Black Sound White Cube
Monday, October 13, 2014, 3pm – 7 pm
Dubplate „The Fine Art of Living“, Ina Wudtke, 2009
In the frame of the course “Performance et régimes performatifs en art depuis le XXème siècle” of Christophe Wavelet, Karawane invites Ina Wudtke (artist, Berlin) and Dieter Lesage (philosopher, Berlin) to present their shared work under the title Black Sound White Cube, that took the double form of an exhibition at KunstQuartier Bethanien in Berlin (2011) and of an eponymous book (Vienna, Loecker Verlag, 2010). Wudtke and Lesage start from the diagnosis that the white cube not only looks white but also sounds white, which means that it reproduces a racialized cultural hegemony and contributes to the persistence of lines of social division. As a consequence they state that “in order for more people to recognize black sound as black sound in the white cube […] the white cube will need to do more than repaint its walls. The white cube will need to rethink it’s ‘audiology’”.
We will discuss strategies to shift the invisible borders of the spaces of contemporary art, just as much in terms of the divisions between ‘popular culture’ and ‘fine arts’, than in those of race and gender. We further ask if the widely generalised absence of black music in the white cube does preserve it from an appropriation and capture that transforms frequently the terms of speech in the sphere of fine arts ? To ask provocatively, in order to be able to properly hear black sound, may it be necessary to leave the white cube ?
The session will be in English.
After the obtention of his Doctorate in Philosophy, Dieter Lesage (1966) was a research-assistant at the National Scientific Research Foundation of Belgium (1989-1993), a post-doctoral researcher at the Institute of Philosophy of the Catholic University of Louvain (1993-1995) and a scientific attaché at the Center of European Culture of the Royal Academy of Sciences, Letters and the Arts of Belgium (1994).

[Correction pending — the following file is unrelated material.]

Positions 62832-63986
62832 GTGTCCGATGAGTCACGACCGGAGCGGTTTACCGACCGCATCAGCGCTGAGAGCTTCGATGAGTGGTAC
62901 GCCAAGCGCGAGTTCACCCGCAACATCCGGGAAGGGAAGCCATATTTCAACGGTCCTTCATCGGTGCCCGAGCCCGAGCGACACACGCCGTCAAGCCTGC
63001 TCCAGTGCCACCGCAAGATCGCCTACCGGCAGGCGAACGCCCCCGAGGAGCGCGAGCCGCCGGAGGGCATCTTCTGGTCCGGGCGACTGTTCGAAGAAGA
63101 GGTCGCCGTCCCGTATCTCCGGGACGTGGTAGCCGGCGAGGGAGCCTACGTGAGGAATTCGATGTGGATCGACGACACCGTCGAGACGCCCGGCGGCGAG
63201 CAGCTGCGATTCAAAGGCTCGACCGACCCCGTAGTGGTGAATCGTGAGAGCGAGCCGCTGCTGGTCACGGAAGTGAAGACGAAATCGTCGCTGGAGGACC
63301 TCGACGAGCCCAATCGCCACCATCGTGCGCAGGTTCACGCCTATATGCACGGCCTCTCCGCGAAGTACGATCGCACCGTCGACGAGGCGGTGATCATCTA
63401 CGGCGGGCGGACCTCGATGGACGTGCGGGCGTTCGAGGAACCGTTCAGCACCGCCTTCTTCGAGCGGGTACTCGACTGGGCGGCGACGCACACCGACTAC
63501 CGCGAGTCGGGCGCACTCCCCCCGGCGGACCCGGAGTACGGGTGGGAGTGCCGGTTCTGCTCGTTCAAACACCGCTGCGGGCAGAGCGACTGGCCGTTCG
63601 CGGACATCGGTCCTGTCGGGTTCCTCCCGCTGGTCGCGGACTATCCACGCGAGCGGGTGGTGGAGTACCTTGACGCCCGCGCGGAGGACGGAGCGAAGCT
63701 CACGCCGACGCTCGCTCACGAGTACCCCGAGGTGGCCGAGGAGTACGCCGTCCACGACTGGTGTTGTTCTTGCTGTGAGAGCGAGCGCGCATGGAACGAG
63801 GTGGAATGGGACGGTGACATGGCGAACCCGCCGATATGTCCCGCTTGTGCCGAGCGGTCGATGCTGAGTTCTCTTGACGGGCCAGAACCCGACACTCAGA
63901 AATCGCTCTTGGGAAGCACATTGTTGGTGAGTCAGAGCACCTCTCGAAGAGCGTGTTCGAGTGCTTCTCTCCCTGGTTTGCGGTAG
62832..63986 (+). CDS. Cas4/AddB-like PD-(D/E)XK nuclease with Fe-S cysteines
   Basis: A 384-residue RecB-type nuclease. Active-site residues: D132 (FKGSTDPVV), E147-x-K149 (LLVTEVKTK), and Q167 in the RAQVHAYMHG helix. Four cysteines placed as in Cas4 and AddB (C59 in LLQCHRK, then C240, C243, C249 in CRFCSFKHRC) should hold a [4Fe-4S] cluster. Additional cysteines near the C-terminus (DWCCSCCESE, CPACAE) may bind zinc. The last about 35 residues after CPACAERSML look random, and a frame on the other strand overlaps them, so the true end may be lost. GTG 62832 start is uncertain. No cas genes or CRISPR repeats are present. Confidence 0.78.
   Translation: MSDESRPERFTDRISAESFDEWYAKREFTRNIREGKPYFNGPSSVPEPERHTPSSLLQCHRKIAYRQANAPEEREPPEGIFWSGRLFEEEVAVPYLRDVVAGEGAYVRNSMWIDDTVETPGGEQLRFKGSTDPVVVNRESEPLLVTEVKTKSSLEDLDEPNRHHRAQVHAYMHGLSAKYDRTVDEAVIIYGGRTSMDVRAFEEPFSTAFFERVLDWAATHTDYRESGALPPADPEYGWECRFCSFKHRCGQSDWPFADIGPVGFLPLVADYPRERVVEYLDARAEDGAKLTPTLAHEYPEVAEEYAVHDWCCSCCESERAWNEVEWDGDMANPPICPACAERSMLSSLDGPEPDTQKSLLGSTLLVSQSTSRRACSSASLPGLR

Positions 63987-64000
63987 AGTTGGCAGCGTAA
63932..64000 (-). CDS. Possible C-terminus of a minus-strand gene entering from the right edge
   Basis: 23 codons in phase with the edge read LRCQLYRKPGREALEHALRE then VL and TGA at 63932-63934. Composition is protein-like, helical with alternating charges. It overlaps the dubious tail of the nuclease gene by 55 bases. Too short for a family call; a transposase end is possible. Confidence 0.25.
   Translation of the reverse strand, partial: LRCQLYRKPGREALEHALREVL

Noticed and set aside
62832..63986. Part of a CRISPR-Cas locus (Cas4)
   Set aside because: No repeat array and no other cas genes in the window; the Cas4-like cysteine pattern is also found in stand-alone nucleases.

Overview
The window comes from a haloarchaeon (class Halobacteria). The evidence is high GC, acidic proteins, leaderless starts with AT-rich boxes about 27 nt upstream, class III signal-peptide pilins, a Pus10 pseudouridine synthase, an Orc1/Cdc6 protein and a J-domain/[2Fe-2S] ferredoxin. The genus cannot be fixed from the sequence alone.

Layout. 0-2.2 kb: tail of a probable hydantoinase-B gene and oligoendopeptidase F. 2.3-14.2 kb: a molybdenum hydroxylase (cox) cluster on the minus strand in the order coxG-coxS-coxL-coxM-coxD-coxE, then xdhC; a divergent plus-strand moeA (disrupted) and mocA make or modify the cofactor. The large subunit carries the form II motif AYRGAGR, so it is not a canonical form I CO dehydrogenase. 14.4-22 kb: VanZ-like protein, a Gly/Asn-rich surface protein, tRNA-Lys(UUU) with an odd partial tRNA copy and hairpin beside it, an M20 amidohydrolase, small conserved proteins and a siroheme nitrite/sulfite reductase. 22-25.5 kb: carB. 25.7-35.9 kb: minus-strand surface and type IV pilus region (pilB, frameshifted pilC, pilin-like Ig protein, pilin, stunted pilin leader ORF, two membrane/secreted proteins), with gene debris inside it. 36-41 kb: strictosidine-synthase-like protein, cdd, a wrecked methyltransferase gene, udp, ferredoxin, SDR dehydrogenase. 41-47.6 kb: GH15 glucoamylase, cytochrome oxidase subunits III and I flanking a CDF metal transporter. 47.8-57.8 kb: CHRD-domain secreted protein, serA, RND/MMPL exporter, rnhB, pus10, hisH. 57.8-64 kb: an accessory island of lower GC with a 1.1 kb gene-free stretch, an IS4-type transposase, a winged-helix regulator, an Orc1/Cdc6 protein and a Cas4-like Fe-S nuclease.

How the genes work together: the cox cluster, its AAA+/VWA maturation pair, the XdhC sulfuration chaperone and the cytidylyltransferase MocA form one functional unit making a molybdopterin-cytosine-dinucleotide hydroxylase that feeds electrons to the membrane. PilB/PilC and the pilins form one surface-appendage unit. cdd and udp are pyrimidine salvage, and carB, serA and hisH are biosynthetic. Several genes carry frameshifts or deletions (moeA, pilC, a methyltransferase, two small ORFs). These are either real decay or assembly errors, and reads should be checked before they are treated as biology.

Dieter Lesage was a visiting professor at the Piet Zwart Institute of the Willem De Kooning Academie (Hogeschool Rotterdam) (2003-2005) and full-time visiting professor at the Institut für Kulturtheorie of the Leuphana Universität Lüneburg (2007). He is a member of the Editorial Board of Afterall. A Journal of Art, Context and Enquiry (London-Los Angeles) and member of the International Advisory Board of Art & Research. A Journal of Ideas, Contexts and Methods (Glasgow). He is the author of, among others, Peut-on encore jouer Hamlet ?, Paris, Les Impressions Nouvelles, 2002 [Can one still play Hamlet ?] ; Vertoog over verzet. Politiek in tijden van globalisering, Amsterdam/Antwerpen, Meulenhoff/Manteau, 2004 [Discourse on Resistance. Politics in the times of globalisation]. With Kathrin Busch, he is a co-editor of A Portrait of the Artist as a Researcher : The Academy and the Bologna Process, Antwerp, MuHKA, 2007. With Jan Blommaert, Eric Corijn and Marc Holthof, he is a co-author of Populisme [Antwerp, EPO, 2004]. With Belgian artist Herman Asselberghs, he edited the book Het museum van de natie. Van kolonialisme tot globalisering (Brussels, Yves Gevaert, 1999) and wrote the script for Asselberghs' video After Empire, which has been designed and published as an eponymous book by AraMER (Ghent, 2013).
As of October 1, 2013, Dieter Lesage took office as the new Director of RITS | School of Arts (Erasmus University College Brussels), where he taught, since 1998, arts, politics and culture.
Ina Wudtke (1968) is a German artist. Her work addresses issues of sound, performance, identity, work, gender and urban housing. Exhibitions include The Very Last Judgment Triptych (xhibit, Academy of Fine Arts Vienna, 2014), Strut Your Stuff (Hebbel Am Ufer Theater, Berlin, 2013), Incheon Women Artists’ Biennial (Incheon, South Korea, 2011), Black Sound White Cube (Kunstquartier Bethanien, Berlin 2011), Griot Girl (solo exhibition at Beursschouwburg, Brussels and Kjubh, Cologne 2010), A Portrait of the Artist as a DJ (solo exhibition, Studio Voltaire London, 2007). Ina Wudtke lives and works in Berlin.